A central theme of Hosseini’s novel is the question of Afghan identity. In the stories Jalil shares with his daughter at the beginning of the novel, there is a sense of Afghan’s place in the ancient Persian Empire and its sharing in the rich heritage of Persian poetry, art, and literature. When Laila visits the valley of Bamiyan with her father, there is a sense of the long history of Afghanistan as a nexus point on the Silk Road and the site of much invasion and conflict over the centuries. The giant stone Buddhas are a part of this history and thus of Afghanistan’s identity. However, the conservative Taliban see Afghan’s identity as a fundamentalist Islamic state. They ban all forms of artistic expression and destroy examples of pre-Islamic poetry, art, literature, and history. They pass laws that are intended to return modern Afghanistan to the traditional values of tribal society—laws that which keep women subjugated to men and control the way people dress, think, and act to conform with Islamic law. Hosseini shows how the Taliban’s concept of Afghan identity is a gross distortion that limits people’s freedoms in the name of Islam.
The Kite Runner was about men in Afghanistan; A Thousand Splendid Suns is about women in Afghanistan. Through the stories of its female protagonists, Laila and Mariam, Hosseini exposes the suffering of women in Afghanistan under fundamentalist Islamic governments such as the Mujahideen and the Taliban. Hosseini shows how traditions such as the use of the burqa, while ostensibly intended to protect women, can be used to control and oppress women instead. He also emphasizes, through the words of strong female characters such as Laila’s teacher Khala Rangmaal and sympathetic male characters such as Hakim, Mullah Faizullah, and Zaman, the importance of women’s education to Afghanistan’s future.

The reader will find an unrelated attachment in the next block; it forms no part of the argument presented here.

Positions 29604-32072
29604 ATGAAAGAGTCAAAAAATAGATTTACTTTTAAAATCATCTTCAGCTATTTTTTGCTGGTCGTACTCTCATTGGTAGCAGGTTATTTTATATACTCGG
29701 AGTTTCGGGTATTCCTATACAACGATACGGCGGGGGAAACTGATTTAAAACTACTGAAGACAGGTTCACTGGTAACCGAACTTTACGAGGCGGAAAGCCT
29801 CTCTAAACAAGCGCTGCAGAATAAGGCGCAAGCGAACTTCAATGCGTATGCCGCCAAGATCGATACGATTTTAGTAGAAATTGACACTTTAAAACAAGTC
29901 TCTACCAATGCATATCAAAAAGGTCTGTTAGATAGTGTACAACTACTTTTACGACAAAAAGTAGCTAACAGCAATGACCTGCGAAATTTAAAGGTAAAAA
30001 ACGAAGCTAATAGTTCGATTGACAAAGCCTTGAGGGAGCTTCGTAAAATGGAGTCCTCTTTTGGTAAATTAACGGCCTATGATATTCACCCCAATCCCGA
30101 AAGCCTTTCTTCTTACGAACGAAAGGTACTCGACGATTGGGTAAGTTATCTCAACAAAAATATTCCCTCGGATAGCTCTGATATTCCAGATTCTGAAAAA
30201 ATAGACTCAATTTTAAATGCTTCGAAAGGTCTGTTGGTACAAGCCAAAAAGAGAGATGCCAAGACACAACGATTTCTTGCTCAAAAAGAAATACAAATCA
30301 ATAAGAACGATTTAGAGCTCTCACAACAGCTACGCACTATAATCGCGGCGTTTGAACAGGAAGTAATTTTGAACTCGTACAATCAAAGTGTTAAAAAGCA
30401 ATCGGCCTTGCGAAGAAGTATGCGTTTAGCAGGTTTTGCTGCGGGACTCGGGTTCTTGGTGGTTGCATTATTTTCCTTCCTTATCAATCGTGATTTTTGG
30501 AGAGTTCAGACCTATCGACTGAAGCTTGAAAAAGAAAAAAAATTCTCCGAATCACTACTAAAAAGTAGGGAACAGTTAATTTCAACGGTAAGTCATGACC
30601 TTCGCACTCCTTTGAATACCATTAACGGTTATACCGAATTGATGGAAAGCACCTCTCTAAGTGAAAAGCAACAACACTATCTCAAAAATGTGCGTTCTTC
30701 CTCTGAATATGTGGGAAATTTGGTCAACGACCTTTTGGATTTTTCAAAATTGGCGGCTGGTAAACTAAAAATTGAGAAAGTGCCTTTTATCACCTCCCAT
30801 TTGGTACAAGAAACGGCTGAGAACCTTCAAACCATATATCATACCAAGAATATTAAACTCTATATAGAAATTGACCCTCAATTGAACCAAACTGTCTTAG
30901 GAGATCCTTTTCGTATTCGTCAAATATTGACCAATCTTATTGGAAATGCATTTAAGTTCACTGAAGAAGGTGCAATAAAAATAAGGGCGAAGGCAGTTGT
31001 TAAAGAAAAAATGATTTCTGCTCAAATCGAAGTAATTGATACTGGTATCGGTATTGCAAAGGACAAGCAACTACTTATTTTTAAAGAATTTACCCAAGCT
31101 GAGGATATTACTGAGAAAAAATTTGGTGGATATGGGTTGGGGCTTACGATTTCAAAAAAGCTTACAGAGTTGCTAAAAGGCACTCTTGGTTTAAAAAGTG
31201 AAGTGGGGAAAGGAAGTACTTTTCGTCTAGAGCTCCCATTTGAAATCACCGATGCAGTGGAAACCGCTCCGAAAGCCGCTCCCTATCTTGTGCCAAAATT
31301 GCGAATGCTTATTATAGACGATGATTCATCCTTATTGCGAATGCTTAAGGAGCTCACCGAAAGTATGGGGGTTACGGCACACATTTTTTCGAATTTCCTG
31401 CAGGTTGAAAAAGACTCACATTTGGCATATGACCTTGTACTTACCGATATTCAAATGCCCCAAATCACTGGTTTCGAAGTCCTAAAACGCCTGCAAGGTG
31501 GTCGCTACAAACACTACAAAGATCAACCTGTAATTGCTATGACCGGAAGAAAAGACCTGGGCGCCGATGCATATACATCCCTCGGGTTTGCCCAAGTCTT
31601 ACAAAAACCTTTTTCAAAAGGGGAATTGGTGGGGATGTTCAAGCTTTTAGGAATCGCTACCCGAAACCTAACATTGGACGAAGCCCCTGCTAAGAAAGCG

In a December 12, 2008 interview with the London Times, Hosseini explained why he made women’s rights a central theme of his novel: “I don’t want to sound self-important, but this is a vital issue for the future of Afghanistan. If we eliminate half the population from the process of rebuilding the country, it doesn’t stand a chance. Women were traditionally the backbone of the education system. Now we have a country where 80 per cent of women are illiterate.”
The Senselessness of War
The novel shows the senselessness of war, particularly as the Mujahideen battle each other for control of Kabul. The warlords’ ethnic divisions are meaningless and petty, according to Hakim, and they are willing to utterly destroy the city in their attempt to win it for one faction or another.
Sisterhood and Family
In his 2008 London Times interview about A Thousand Splendid Suns, Hosseini said: “It’s about one woman who has lost her family and another who never really had one to begin with. They make their own family.” The importance of family, and particularly female bonds, in helping people overcome even the toughest of times, is a major theme of the novel. Mariam’s newfound family, Laila and Aziza, provides Mariam with the love that makes her life worthwhile.
Poetic justice occurs in the novel as characters get what they deserve in a way that befits their characters. Rasheed lies that Tariq is dead, and then he is in turn lied to that Aziza is his child. Later, Rasheed, a violent man, intends to kill Laila, but he suffers a violent death himself, killed by Mariam. Another example is Jalil; he rejects Mariam, leaving her to wait outside his house all night long; years later, when he seeks forgiveness from his daughter, she makes him wait outside, never again accepting him back into her life.
Hope and Disappointment
The cycle of hope and disappointment is repeated many times over the course of the novel. Each time the characters feel hope for the future, that hope is dashed. However, hope continues to rise again.